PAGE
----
“A friend of mine, Martin Ferguson, Alex Ferguson’s brother, was a coach at Hibs and I invited him to a fundraising ball and he brought Malcolm Howat with him and he was very interested in what we were doing.
“We sent him details about CCLASP and he gifted us funding to buy a holiday cottage in Perthshire for our families. Then at this year’s ball he came over just after midnight, just four hours after we’d launched our appeal for the centre, and he said ‘go and do it, we will pay for it and help meet running costs for first two or three years’.
“It was amazing. It’s overwhelming how charitable people can be. It’s phenomenal. Malcolm Howat Jnr is getting involved in the design and the build – we want them to be involved so they can see where the money is going. It’s going to be called the Howat Foundation CCLASP Centre with their logo on it – it’s only fitting.
“We’d be lucky to raise that kind of money in five years. And this is going to help thousands of families in the future.”
Mr Howat – whose family ran the oil company Howco Group – has said: “I feel very, very lucky to be able to do this. Everything happens for a reason and a reason makes it easier. My mother had cancer and it’s an aggressive illness, it’s so difficult coping with it when it happens to a family member. I can’t even imagine what it must be like if it was your child.”
CCLASP is currently based in Leith, from where it organises transport services, days out and short breaks away in caravans to give families a break, but it will move to Upper Craigour – hopefully in 2017.
The design for the building is triangular and it will offer a range of different rooms and facilities for children and teenagers, allowing families to share quality time together as well as a place to play and relax. There will be drop-in rooms for parents who need support from CCLASP staff and other families going through the same thing.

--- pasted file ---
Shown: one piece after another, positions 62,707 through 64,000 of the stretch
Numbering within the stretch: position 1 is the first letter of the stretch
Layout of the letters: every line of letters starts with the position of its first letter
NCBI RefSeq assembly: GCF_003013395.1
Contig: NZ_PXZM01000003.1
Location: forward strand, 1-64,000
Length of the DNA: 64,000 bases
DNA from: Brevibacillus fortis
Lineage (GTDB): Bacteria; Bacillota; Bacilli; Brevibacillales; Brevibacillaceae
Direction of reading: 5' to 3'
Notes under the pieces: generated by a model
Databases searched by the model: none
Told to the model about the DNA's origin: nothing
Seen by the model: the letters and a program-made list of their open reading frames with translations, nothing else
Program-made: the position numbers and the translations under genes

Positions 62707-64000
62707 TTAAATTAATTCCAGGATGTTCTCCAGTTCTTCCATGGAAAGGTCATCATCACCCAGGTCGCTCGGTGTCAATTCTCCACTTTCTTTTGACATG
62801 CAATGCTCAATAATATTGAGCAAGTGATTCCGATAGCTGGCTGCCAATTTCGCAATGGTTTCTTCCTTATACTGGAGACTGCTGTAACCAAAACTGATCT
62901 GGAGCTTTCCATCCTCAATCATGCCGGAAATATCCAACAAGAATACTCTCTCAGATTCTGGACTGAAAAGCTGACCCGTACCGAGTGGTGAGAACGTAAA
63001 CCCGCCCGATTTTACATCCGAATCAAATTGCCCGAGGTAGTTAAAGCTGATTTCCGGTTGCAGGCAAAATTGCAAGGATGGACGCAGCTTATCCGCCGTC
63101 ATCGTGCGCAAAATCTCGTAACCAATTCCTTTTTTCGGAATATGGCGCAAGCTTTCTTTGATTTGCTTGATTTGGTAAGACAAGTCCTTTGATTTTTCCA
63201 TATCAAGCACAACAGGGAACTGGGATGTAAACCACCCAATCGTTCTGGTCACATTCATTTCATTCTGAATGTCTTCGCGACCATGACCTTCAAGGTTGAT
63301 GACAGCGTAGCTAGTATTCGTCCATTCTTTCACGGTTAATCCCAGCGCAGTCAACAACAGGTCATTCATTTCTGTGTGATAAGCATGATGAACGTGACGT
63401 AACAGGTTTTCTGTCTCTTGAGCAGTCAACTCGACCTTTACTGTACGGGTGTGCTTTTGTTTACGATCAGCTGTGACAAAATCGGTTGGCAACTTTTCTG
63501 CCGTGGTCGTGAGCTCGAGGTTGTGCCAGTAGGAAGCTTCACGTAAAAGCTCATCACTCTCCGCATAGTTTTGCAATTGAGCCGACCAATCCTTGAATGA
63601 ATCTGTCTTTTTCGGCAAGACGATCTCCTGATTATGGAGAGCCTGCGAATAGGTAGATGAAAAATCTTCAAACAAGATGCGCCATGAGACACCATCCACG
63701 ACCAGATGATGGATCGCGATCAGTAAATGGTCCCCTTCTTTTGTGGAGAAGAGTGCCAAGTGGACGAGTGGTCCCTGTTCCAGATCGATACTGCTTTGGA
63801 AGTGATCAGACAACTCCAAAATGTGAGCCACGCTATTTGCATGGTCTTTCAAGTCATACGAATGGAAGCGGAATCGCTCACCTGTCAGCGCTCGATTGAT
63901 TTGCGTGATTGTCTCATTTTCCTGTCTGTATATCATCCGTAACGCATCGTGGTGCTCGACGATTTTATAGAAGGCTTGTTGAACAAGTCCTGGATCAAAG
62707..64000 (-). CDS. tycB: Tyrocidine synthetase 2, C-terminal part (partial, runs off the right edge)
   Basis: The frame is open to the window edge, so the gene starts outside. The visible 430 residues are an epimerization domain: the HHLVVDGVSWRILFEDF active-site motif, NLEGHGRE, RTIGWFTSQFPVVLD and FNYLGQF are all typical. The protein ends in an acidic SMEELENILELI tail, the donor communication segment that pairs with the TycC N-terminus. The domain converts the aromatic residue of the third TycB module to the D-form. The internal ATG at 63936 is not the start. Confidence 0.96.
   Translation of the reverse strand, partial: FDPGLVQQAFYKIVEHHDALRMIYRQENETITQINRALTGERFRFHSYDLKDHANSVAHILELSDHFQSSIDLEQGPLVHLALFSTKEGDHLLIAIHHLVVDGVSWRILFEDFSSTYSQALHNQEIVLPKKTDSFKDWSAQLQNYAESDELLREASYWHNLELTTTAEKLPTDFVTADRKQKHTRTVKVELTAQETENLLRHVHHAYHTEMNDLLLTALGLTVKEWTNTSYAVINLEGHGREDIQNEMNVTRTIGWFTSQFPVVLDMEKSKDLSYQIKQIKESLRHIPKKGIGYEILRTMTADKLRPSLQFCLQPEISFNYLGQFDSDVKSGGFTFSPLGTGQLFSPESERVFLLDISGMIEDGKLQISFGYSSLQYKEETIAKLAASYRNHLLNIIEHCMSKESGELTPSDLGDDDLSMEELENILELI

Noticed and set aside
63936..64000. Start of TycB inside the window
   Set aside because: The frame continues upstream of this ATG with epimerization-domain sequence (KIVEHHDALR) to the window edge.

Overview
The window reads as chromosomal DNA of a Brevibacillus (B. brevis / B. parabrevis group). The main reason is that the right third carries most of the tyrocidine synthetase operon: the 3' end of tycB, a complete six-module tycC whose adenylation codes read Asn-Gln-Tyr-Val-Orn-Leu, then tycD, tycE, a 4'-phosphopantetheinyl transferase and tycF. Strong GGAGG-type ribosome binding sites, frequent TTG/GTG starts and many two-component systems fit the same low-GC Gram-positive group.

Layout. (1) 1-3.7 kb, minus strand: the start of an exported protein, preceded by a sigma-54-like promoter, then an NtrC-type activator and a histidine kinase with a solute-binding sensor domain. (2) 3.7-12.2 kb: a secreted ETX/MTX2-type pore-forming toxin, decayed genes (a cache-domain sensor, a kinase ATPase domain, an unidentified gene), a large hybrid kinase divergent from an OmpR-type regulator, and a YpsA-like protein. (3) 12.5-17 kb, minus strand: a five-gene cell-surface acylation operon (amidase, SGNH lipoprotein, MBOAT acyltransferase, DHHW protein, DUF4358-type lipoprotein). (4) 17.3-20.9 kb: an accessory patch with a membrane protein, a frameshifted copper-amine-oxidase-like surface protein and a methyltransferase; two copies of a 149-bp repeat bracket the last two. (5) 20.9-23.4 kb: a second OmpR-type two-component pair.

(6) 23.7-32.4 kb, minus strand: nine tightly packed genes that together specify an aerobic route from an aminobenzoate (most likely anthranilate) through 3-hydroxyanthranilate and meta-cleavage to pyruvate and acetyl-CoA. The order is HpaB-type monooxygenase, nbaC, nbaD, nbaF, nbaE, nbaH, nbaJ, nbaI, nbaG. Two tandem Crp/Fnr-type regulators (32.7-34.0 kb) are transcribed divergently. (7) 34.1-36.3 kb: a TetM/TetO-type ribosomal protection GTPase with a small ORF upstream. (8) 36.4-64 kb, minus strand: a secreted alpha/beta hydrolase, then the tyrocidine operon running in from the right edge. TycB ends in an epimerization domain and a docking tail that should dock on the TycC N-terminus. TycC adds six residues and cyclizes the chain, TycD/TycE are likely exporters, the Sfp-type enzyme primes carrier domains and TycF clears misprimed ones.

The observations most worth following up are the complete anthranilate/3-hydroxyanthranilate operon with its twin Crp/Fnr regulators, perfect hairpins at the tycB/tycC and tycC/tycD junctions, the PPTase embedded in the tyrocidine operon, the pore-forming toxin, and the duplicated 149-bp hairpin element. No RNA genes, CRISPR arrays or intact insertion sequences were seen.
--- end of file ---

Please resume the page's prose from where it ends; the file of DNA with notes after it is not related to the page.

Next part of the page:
There will also be a rooftop garden – a tranquil place to escape the pressures of the hospital and illness.
“We still have to fundraise to fit it out but it’s such a wonderful relief that the costs of the building are already met,” says Valerie. “We’ll be given the money in tranches as the work is done. However, we still need to continue to fundraise just for our annual costs, too – that’s around £500,000 a year, so it’s hard work. I was at five fundraising events just last weekend but you have to do it.”
The centre will include a one-bed self-contained apartment for emergency use by parents, but will mostly be used as a drop-in hub. It will include a cafe – not open to the public – where parents will be able to have something to eat and chat to each other.
“They can even make a bowl of soup or the favourite food for their wee one who might not want to eat what’s offered in hospital because of the chemo,” she says.
“There will be a teenagers’ room with an Xbox, PlayStation and so on and a party room which can be used for birthdays because that can be difficult for children with cancer.
“Also, importantly, we’ll have parking which means parents won’t have to pay at the Royal.”
She adds: “We think it will make a big difference because we will be able to offer more to parents, the sick children and their siblings who also need and are sometimes slightly forgotten as all the focus is, understandably, on the ill child.
“It will be a place we hope where people will feel looked after.”